We all know that “Jurassic Park III” is one of the more disappointing films of the franchise. While it took place on separate island (Isla Nublar), a Spinosaurus was present on Main Street, but in the form of a skeleton. Many fans were angered that the Spinosaurus in “Jurassic Park III” killed a T-Rex in the film, but in “Jurassic World” the T-Rex got some vengeance by crashing though the skeleton.
They Never Listen
It seems whenever someone says to stay back in the Jurassic franchise, the person being told ignores the orders. In “Jurassic Park” it was Tim and in “Jurassic World” it was Claire. Both decided to not listen and continue on. Unfortunately they discovered an injured herbivore, and while it sad these scenes offered very touching moments.
During the climactic scene of the dino vs. dino battle, a very small yet recognizable piece of score is thrown in as Blue returns to save the day. The piece of music is none other than the theme of “The Lost World: Jurassic Park.”
Hold Onto Your Butts
Besides the Indominous Rex, the Mosasaurus was undoubtedly one of the most talked about new dinosaurs in the movie. During the feeding show there are a few callbacks to “Jurassic Park” that can’t help but go unseen. The stands for one are on hydraulics, giving the audience more than one perspective to see underwater creature. In the original film, the guests ride on a informative theater experience which also has the seats moving; however it is horizontal movement instead of vertical.
The shark used as bait is another nod to the previous film. The great white instantly has movie goers thinking “Jaws.” But what exactly does the film have to do with “Jurassic Park”, besides being both directed by Steven Speilberg? In the original, Nedry’s computer has “Jaws” playing on screen.
Instead of Jeeps, the guests go on safari via Gyrospheres. These technologic wonders are virtually indestructible, unless you come across a hybrid monster. Like Tim and Lex, Claire’s nephews become trapped under glass as gigantic jaws try to swallow them whole. Adding to the similarities, a piece of electrical equipment lures the beast, but rather than a flashlight, it’s the ringing of a phone.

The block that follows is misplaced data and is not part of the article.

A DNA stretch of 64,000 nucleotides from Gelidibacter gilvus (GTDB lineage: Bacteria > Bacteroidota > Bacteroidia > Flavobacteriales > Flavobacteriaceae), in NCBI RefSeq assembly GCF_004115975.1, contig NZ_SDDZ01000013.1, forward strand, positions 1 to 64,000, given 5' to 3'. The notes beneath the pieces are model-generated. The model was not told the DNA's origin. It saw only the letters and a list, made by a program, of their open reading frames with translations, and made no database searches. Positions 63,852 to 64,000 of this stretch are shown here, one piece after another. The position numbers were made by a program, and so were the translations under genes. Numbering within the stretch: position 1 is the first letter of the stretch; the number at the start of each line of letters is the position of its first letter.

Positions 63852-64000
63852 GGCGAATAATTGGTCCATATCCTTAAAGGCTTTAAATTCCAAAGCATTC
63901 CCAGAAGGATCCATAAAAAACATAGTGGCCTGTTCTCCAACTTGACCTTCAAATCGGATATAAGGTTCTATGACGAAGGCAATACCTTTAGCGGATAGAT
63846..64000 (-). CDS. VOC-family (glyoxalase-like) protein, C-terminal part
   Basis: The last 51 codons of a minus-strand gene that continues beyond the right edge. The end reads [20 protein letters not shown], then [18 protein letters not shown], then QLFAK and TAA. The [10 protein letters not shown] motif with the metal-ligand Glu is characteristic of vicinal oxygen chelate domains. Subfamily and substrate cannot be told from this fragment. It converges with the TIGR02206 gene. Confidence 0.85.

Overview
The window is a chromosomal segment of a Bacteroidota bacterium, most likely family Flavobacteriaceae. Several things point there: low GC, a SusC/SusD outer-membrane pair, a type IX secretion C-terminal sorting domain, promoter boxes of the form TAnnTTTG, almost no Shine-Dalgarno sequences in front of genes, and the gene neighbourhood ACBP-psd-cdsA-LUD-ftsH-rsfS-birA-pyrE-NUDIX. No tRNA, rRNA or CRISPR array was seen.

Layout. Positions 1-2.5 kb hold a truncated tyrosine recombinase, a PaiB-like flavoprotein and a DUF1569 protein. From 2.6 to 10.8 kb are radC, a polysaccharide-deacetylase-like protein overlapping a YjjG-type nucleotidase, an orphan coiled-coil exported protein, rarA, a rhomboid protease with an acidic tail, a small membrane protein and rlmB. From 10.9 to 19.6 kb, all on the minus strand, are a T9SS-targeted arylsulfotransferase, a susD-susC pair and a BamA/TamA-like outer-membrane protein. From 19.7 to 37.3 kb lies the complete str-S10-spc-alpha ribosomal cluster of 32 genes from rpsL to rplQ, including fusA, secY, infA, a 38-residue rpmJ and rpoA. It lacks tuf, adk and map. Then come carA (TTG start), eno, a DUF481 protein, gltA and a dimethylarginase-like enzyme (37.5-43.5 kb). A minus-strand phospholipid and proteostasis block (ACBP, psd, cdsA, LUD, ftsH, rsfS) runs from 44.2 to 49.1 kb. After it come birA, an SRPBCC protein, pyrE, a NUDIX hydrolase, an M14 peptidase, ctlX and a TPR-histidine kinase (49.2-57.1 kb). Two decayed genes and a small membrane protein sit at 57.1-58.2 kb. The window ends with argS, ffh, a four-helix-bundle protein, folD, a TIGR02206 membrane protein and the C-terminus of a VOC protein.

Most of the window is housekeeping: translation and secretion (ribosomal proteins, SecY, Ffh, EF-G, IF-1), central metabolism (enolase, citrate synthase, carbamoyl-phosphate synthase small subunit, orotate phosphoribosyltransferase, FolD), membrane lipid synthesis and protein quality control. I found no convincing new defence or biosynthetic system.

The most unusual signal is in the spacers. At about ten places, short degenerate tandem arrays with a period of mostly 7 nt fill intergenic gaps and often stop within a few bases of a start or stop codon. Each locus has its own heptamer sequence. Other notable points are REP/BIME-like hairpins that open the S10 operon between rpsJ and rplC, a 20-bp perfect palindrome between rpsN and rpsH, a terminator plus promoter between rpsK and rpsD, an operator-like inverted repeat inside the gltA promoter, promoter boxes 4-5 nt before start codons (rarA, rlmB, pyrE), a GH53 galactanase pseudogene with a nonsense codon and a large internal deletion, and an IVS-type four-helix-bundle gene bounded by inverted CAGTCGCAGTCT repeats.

Welcome to Jurassic Park
The visitor center of the first park makes an appearance in the film, as the kids wander through the restricted area. Inside, the find the fallen dinosaur skeletons as well as the banner “When Dinosaurs Ruled the Earth.” In the garage, Gray finds night vision goggles, which he holds for a brief moment before setting them down in fear. Perhaps the most obvious of the throwback objects were the Jeeps. A very observant eye would notice that the Jeep that Gray and Zach restore, Jeep 29, is the same Jeep that John Hammond and Gennaro ride in during the beginning of “Jurassic Park”.
East Dock Sign
The infamous Dock sign is also referred in “Jurassic Park.” Even though the sign is almost identical to the east dock sign, the sign is points towards an entirely new location.
Gray’s waist pouch almost got him killed when the Indominous Rex’s claw got hooked on the bag. Gray isn’t the first character with a lucky bag, as Sarah Harding in “Lost World” and Billy in “Jurassic Park III” had bags of their own that were not so lucky.
Located on Main Street is a restaurant with an all too familiar name. Stan Winston, a pioneer of special effects, was involved in all three previous films, making him a very important member of the Jurassic Park franchise. Looking at the menu, which can be found on jurassicworld.com, the iconic Chilean seabass dish from the first film is included. Passing away in 2008, Winston’s memory lives on with this very touching tribute.
Despite glaring issues I had with the plot, I loved this movie especially with all the reference to the original.